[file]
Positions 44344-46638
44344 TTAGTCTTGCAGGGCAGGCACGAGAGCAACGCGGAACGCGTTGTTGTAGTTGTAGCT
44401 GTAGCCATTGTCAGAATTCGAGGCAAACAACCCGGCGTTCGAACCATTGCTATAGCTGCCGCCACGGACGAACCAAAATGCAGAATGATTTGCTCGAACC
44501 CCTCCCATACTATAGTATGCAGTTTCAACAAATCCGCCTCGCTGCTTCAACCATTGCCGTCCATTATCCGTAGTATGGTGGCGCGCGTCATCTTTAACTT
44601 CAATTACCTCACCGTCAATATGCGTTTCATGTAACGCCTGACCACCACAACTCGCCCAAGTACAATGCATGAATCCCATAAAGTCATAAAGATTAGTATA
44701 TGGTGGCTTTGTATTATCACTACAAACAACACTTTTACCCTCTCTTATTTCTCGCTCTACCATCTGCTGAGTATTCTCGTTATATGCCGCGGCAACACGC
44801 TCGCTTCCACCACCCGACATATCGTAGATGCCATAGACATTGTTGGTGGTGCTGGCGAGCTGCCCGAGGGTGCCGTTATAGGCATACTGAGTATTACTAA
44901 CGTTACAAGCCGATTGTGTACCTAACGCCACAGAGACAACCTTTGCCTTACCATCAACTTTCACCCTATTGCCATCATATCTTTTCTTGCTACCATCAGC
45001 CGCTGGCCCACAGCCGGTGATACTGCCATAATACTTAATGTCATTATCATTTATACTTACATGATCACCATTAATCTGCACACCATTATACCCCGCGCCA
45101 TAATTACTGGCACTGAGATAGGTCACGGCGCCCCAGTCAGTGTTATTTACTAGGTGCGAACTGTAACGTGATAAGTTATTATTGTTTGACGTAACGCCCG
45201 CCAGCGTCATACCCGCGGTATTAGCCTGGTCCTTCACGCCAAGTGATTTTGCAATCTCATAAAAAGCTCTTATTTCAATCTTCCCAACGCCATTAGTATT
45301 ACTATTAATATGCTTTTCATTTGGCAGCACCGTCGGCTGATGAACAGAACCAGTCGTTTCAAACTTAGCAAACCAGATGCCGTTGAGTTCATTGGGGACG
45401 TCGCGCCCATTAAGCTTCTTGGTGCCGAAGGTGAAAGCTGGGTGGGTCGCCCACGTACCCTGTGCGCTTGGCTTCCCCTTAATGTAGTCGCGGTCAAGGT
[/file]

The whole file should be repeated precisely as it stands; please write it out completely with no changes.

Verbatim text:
Positions 44344-46638
44344 TTAGTCTTGCAGGGCAGGCACGAGAGCAACGCGGAACGCGTTGTTGTAGTTGTAGCT
44401 GTAGCCATTGTCAGAATTCGAGGCAAACAACCCGGCGTTCGAACCATTGCTATAGCTGCCGCCACGGACGAACCAAAATGCAGAATGATTTGCTCGAACC
44501 CCTCCCATACTATAGTATGCAGTTTCAACAAATCCGCCTCGCTGCTTCAACCATTGCCGTCCATTATCCGTAGTATGGTGGCGCGCGTCATCTTTAACTT
44601 CAATTACCTCACCGTCAATATGCGTTTCATGTAACGCCTGACCACCACAACTCGCCCAAGTACAATGCATGAATCCCATAAAGTCATAAAGATTAGTATA
44701 TGGTGGCTTTGTATTATCACTACAAACAACACTTTTACCCTCTCTTATTTCTCGCTCTACCATCTGCTGAGTATTCTCGTTATATGCCGCGGCAACACGC
44801 TCGCTTCCACCACCCGACATATCGTAGATGCCATAGACATTGTTGGTGGTGCTGGCGAGCTGCCCGAGGGTGCCGTTATAGGCATACTGAGTATTACTAA
44901 CGTTACAAGCCGATTGTGTACCTAACGCCACAGAGACAACCTTTGCCTTACCATCAACTTTCACCCTATTGCCATCATATCTTTTCTTGCTACCATCAGC
45001 CGCTGGCCCACAGCCGGTGATACTGCCATAATACTTAATGTCATTATCATTTATACTTACATGATCACCATTAATCTGCACACCATTATACCCCGCGCCA
45101 TAATTACTGGCACTGAGATAGGTCACGGCGCCCCAGTCAGTGTTATTTACTAGGTGCGAACTGTAACGTGATAAGTTATTATTGTTTGACGTAACGCCCG
45201 CCAGCGTCATACCCGCGGTATTAGCCTGGTCCTTCACGCCAAGTGATTTTGCAATCTCATAAAAAGCTCTTATTTCAATCTTCCCAACGCCATTAGTATT
45301 ACTATTAATATGCTTTTCATTTGGCAGCACCGTCGGCTGATGAACAGAACCAGTCGTTTCAAACTTAGCAAACCAGATGCCGTTGAGTTCATTGGGGACG
45401 TCGCGCCCATTAAGCTTCTTGGTGCCGAAGGTGAAAGCTGGGTGGGTCGCCCACGTACCCTGTGCGCTTGGCTTCCCCTTAATGTAGTCGCGGTCAAGGT